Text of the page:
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Aug 21 2008

Domains of Learning and the MCAT-The Affective Domain


Author: Dr. James L Flowers
Category: MCAT Prep Tips

The pertinent literature makes it clear the MCAT is pretty good at predicting early medical school success, only fair to poor at predicting late medical school success and virtually worthless in predicting success as a physician (Evolution of the MCAT, Validity of MCAT). 

Beginning in the late 1940’s an extensive effort was undertaken to try to classify education goals and objectives and how learning occurs. This effort resulted in three domains (or see domain details) of how students learn. How do these relate to the MCAT and the prediction of who will become a successful physician? 

Now, lets focus on the Affective Domain.

The Affective Domain includes the manner in which one deals with activities, objects or others emotionally. The emotional arena includes your feelings, values, appreciations, enthusiasms, motivations, and attitudes. There are five dimensions (listed from the simplest to the most complex):

1.  Receiving Phenomena(Awareness, willingness to hear, selected attention),

2.  Responding to Phenomena(Active participation on the part of the learners. Attends and reacts to a particular phenomenon.  Learning outcomes may emphasize compliance in responding, willingness to respond, or satisfaction in responding (motivation)),

3.  Valuing(The worth or value a person attaches to a particular object, phenomenon, or behavior. This ranges from simple acceptance to the more complex state of commitment. Valuing is based on the internalization of a set of specified values, while clues to these values are expressed in the learner’s overt behavior and are often identifiable),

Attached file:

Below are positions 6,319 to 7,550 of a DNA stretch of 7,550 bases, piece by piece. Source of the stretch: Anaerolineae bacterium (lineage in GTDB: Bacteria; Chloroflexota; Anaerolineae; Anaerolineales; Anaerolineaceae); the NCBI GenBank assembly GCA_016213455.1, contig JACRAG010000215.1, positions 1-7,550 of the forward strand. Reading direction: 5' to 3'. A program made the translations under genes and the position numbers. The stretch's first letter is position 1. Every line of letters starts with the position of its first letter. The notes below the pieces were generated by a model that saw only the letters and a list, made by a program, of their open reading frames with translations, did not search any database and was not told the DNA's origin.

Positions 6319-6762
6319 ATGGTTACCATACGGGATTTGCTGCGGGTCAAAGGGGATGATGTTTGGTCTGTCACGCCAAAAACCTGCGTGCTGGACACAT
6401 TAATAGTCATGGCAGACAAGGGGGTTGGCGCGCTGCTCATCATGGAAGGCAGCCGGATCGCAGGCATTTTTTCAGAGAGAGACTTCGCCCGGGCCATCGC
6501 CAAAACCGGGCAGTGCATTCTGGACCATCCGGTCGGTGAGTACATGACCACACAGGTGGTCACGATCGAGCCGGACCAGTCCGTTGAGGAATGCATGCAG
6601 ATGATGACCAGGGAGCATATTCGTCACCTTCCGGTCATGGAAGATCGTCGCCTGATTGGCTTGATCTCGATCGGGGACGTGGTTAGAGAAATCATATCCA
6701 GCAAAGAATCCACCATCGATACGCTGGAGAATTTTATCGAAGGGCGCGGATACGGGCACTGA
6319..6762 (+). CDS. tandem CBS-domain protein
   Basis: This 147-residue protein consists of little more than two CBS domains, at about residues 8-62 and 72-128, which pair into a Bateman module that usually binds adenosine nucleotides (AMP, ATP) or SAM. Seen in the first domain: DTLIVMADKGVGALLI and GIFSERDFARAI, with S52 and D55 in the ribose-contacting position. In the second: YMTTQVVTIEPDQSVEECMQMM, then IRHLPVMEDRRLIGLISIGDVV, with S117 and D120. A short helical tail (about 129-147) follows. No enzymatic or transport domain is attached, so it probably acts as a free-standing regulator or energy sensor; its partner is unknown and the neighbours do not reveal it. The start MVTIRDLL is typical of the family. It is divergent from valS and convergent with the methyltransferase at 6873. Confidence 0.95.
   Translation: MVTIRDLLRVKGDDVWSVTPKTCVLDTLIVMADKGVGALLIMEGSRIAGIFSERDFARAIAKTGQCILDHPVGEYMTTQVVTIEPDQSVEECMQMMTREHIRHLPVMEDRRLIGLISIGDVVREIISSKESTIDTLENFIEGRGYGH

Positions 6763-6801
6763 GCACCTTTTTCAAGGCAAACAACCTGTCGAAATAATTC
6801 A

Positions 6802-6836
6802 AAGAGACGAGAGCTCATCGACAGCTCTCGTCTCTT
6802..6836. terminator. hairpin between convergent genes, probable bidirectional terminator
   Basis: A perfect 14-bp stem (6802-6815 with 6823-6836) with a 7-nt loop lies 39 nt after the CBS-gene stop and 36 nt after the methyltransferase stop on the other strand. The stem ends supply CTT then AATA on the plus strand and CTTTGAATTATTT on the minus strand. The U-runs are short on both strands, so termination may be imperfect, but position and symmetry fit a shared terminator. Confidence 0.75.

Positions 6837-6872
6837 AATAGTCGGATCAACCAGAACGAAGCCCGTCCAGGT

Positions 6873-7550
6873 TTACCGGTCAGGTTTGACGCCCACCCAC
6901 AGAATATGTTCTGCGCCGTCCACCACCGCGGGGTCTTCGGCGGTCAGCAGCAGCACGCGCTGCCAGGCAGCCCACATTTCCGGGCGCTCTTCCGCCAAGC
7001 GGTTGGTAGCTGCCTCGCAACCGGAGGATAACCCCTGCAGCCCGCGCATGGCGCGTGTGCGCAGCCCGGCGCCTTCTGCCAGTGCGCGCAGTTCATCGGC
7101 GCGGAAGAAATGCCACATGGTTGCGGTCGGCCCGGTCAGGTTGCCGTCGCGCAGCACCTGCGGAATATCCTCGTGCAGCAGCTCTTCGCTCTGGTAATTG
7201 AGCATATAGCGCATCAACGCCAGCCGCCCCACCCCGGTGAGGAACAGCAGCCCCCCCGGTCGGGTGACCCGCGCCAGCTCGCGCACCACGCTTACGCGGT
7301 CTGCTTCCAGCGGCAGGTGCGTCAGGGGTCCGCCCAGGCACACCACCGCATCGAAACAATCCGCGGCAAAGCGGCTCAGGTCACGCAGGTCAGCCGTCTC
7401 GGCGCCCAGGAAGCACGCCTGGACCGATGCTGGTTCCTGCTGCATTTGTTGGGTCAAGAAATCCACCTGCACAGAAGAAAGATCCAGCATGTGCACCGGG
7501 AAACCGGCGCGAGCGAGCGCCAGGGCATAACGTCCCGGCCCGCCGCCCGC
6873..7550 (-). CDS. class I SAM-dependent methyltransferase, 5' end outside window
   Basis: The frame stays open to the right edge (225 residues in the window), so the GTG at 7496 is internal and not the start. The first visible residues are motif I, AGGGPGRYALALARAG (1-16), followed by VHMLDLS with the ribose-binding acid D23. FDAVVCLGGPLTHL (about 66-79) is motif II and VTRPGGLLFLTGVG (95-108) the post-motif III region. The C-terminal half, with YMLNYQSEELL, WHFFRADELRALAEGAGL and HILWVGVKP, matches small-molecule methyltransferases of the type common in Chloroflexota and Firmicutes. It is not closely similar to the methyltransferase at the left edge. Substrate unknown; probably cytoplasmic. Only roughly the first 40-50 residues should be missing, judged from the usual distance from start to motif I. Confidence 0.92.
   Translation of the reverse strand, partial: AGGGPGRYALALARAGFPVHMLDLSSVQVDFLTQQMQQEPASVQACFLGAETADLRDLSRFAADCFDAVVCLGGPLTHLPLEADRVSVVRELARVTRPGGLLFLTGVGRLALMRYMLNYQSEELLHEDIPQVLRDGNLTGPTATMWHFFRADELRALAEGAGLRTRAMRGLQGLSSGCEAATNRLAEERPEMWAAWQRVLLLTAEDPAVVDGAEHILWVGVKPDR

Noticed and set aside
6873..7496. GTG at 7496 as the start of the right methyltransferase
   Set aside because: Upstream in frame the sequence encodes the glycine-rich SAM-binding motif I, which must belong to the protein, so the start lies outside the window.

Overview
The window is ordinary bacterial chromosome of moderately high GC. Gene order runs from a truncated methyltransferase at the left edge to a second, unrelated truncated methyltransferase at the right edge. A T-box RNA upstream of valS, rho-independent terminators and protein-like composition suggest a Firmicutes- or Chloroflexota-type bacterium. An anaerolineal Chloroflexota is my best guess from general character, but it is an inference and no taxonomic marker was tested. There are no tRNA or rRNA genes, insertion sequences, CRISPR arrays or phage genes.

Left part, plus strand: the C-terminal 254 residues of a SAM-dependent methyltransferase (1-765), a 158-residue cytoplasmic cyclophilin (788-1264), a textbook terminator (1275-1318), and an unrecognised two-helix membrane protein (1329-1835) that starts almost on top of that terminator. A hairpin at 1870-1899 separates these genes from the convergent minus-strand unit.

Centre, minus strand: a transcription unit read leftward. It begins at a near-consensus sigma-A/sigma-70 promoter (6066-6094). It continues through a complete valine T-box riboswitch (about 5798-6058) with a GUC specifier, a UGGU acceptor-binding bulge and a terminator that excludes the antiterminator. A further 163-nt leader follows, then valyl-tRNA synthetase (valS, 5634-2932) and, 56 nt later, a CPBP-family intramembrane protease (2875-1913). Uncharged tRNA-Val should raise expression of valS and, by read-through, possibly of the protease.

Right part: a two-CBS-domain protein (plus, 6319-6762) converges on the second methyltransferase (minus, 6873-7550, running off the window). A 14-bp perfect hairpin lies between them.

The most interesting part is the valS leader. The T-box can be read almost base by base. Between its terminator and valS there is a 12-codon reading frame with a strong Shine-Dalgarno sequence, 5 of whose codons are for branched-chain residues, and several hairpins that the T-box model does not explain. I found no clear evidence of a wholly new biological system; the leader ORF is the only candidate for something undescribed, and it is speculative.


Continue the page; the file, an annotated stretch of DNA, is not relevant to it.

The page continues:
4.  Organization(Organizes values into priorities by contrasting different values, resolving conflicts between them, and creating an unique value system.  The emphasis is on comparing, relating, and synthesizing values),

5.  Internalizing values(characterization): (Has a value system that controls their behavior. The behavior is pervasive, consistent, predictable, and most importantly, characteristic of the learner. Instructional objectives are concerned with the student’s general patterns of adjustment (personal, social, emotional)).

How do the learning domains relate to success as a physician and the role of the MCAT? See: MCAT Validity in Perspective

Refer To: Why MCAT Fails to Predict Physician Success, MCAT and Cognitive Domain, MCAT and Psychomotor Domain